Squash is one of the oldest-known crops–10,000 years by some estimates of sites in Mexico. Since squashes are gourds, they were often used as containers or utensils. The seeds and flesh later became essential to the pre-Columbian Indian diet in both South and North America.

Today summer squash is eaten while immature. It has a soft shell and tender flesh. Summer squash has a high-water content, is low in calories, and can also be eaten raw.

Winter squash has a hard shell and large seeds. Winter squash is harvested when fully mature. They are larger and darker in coloring and richer in nutrients than summer squash. Winter squash often has a thicker, harder rind. This allows them to stay robust and sturdy through frost and lower temperatures. But it also means you can’t munch on the skin.  


Harvest summer squash early and often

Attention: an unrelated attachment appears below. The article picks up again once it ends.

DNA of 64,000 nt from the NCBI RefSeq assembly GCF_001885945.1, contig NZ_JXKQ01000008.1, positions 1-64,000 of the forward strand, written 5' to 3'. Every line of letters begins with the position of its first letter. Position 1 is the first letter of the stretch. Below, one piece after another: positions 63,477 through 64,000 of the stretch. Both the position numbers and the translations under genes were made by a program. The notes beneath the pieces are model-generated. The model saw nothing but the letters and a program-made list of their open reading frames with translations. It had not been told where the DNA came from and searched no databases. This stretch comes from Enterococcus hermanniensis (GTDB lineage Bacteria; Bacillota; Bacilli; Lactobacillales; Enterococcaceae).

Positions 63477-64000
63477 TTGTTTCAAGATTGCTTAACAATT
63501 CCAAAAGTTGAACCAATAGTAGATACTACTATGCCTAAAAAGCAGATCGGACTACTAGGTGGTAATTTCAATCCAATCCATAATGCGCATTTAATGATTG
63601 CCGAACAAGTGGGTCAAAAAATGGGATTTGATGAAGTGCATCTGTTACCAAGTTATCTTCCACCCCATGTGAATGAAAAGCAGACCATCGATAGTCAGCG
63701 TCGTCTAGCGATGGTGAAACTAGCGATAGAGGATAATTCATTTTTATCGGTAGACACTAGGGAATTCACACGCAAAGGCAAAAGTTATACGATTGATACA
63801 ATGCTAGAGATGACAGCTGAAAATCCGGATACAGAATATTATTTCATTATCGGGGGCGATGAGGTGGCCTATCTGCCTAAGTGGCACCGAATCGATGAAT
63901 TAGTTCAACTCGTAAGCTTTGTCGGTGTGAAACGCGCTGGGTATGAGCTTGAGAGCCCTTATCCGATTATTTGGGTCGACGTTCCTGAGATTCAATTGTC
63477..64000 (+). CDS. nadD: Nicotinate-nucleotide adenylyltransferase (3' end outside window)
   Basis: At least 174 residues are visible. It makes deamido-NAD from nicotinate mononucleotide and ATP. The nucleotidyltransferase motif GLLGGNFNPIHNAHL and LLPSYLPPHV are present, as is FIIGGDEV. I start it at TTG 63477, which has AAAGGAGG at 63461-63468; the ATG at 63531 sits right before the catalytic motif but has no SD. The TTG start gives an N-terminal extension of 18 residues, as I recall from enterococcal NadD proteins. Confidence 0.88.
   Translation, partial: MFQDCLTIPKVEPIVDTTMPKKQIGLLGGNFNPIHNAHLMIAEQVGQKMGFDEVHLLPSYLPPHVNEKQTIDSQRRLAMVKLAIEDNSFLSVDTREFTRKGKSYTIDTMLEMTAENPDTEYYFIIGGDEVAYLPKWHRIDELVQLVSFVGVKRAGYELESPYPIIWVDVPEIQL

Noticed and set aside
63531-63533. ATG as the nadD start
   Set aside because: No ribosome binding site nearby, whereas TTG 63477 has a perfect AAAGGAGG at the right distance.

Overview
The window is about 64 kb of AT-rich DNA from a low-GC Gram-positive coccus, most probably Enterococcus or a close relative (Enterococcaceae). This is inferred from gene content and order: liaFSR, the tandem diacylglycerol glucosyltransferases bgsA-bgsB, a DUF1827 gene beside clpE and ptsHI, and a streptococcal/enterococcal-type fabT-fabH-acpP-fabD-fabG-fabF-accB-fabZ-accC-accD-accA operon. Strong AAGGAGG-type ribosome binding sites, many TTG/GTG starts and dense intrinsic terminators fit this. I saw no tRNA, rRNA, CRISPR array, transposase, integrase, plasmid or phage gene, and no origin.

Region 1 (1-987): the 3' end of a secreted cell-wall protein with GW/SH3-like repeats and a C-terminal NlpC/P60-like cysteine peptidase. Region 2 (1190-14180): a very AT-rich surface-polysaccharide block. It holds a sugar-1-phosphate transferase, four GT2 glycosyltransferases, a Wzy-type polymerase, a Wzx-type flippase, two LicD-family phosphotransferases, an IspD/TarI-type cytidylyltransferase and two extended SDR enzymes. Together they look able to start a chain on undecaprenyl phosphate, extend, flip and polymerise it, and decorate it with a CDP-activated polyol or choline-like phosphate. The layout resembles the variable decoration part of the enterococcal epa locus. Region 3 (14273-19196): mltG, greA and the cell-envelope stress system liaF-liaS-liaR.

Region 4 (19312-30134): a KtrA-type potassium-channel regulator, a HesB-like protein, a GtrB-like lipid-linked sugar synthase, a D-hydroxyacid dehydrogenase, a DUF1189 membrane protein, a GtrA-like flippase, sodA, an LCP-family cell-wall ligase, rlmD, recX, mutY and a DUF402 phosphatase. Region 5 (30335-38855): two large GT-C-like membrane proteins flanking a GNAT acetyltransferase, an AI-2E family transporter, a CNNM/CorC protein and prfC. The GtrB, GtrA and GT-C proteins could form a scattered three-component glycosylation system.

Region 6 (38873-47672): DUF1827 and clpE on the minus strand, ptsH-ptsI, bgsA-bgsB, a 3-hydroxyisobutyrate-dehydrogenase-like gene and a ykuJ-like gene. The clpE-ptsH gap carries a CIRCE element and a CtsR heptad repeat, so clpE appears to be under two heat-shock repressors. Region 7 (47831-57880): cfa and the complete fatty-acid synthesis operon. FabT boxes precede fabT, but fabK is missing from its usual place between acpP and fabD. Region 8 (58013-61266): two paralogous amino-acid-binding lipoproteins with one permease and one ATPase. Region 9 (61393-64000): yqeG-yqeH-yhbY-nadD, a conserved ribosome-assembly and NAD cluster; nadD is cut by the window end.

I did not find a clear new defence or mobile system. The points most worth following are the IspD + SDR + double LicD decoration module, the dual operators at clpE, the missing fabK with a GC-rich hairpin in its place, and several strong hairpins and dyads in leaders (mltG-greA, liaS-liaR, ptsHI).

Squash multiplies. What is small one day is often ready to harvest the next day. It tastes best when small and tender.

Summer squash is a peculiar vegetable. For one thing, it's not any one vegetable, comprising many different cultivars of a few other edible plant species. For another, it isn't a vegetable.

Summer squash is technically a "pepo," a type of hard-walled berry.

So strange that some even come with bold stripes and other intriguing patterns.




A Simple Guide to Growing Delicious Squash

Plant summer squash when all chances of frost have passed; winter squash can be planted mid-summer.

Grow your squash in a sunny spot with moisture-retentive, fertile soil. Give the plants room to sprawl by planting them 3 to 6 feet (1.83 meters) apart.